From left to right: Carol Smith, Barbara
Gibbs, Ed Alford, and Jim Allen
When Barbara Gibbs started at The Ohio State University’s College of Commerce in 1952, she was captured in a chance photograph of the decorating committee for the White Christmas Celebration in action. The photo was later published in a newsletter for parents of OSU students, invoking an idyllic, almost Norman Rockwell-esque snapshot of 1950’s America. In it, Ed Alford, Chairman of the Decorations Committee, is hanging a wreath on the basketball hoop as three other students assist him: Jim Allen, Carol Smith, and Barbara Gibbs. Yet Alford isn’t the focus of this photo – the photographer instead chose Gibbs, with her jauntily cocked neck scarf, coveted saddle shoes, and immaculately waved hair. She was the perfect visual centerpiece for a photo of collegiate life at OSU, but a mere freshman who’d barely been on campus long enough to join a committee, let alone run one.
Gibbs was going to change that, and she lost no time in starting. In 1952, the only record of her passage on campus was that single photograph of her perched atop a ladder. By the time she graduated in 1956, The Lantern had mentioned her by name over 100 times and she ran for student government, tackling issues like discrimination and mental health in an era when many people still refused to acknowledge them. She was in the women’s class honoraries of Mirrors, Chimes, and Mortar Board, regularly appeared on the honor roll with a 4.0 GPA, and yet still found time to volunteer for political causes and participate in sororities like Delta Delta Delta and Phi Chi Theta. She loved the arts, swimming, and playing bridge, and was involved with the Buckeye Political Party, an organization that dominated campus government from 1953 to 1967. She was also an active member of the College Commerce Council, becoming its secretary during her junior year, and served as the Junior Class Representative for the Women’s Self-Governing Association.
Dad’s Day Committee, 1953
Gibbs, however, wasn’t merely interested in racking up accolades while at Ohio State. She had vision, and while she served on the Student Senate as a freshmen, then a sophomore class secretary, it became apparent that things needed to change. The current Senate was seen mostly as an “activities” committee rather than an actual government, and some students were unhappy with them. There had been concerns about campaigning violations, unattended ballot boxes, and an unclear recount of the votes for the Senate President during the prior year’s elections, and some students felt that the student government made rules, but didn’t follow them. In the midst of this distrust, Gibbs was promoted from the masses of underclassmen secretaries to serve as the main secretary and office manager of the Senate during her Junior year. Gibbs was only the sixth woman to hold this appointment, which had been held by men for the last eight years. When The Lantern interviewed “BG”, as many knew her, about the new promotion, she was amused at the line of the questioning reporter, Ellen Goodman, posed to her. “No, we will not have calico typewriter covers! Our office will be run as an office, and femininity won’t be brought into the picture,” she replied.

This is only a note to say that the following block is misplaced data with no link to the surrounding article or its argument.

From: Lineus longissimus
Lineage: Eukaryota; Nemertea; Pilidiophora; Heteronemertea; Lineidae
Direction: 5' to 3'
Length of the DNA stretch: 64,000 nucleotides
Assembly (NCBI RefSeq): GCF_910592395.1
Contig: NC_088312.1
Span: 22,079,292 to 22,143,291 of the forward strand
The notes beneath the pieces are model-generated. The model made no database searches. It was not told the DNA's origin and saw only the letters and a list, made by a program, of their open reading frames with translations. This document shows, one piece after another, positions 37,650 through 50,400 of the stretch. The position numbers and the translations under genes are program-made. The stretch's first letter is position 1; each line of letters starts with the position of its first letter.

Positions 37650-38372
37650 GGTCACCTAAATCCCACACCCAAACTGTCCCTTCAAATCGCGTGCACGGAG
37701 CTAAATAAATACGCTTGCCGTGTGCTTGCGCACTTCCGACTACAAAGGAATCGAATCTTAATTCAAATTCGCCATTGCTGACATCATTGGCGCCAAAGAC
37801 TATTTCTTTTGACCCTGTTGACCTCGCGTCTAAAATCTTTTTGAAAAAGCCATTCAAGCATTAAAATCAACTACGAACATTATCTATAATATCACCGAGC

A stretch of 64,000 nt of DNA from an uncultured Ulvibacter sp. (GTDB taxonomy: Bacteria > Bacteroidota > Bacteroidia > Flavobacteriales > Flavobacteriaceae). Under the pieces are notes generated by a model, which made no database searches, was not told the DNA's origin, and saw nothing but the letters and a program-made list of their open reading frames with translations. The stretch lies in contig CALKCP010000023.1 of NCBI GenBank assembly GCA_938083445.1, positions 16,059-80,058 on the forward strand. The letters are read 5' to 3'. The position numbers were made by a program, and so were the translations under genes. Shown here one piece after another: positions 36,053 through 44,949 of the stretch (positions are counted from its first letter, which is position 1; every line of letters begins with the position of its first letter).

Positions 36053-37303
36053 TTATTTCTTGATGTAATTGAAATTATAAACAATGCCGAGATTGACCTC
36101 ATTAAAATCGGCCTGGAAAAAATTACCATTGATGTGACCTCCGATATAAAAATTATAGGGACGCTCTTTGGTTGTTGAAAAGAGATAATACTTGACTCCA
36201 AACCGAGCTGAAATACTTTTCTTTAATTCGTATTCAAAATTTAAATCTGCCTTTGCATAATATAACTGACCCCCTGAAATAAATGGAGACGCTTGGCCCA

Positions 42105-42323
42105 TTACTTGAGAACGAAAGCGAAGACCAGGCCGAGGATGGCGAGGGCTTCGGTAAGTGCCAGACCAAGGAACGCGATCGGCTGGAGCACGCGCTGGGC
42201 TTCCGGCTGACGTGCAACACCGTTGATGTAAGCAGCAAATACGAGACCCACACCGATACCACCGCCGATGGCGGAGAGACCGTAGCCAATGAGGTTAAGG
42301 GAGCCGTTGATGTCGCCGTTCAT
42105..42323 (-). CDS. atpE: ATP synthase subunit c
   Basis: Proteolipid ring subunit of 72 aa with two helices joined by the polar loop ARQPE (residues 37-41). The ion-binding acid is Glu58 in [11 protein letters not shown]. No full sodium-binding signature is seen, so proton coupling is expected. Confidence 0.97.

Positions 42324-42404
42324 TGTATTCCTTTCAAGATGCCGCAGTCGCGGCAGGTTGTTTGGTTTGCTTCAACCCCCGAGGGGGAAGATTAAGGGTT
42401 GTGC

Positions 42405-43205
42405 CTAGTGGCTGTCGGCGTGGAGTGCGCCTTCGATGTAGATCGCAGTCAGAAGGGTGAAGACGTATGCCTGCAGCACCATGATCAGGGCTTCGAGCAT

Lantern headline. March 9, 1954
Eight months later, The Lantern published a complimentary follow-up piece that noted she had kept her promises, with no “frills” evident in the Student Senate offices. Gibbs explained that the changes she had made to the regular tasks and filing system “have only been effected to improve the efficiency of the office”. Despite the relatively positive tone of the article as a whole however, The Lantern remained optimistically skeptical of her capabilities, describing her as a “woman who has her work cut out for her” and asking her if she’d had any difficulty “taking over an office previously held by men”. Gibbs was positive, responding that she had received “a great deal of cooperation from everyone … everyone’s attitude is just wonderful”. Her term as Senate Secretary went so smoothly that in her senior year, she became the 4th female Senate President, and the first since 1947. As one of her first duties in office, she attended the National Student Association’s Student Body President’s Conference, where she was ultimately elected as the National President of the Big Ten Universities.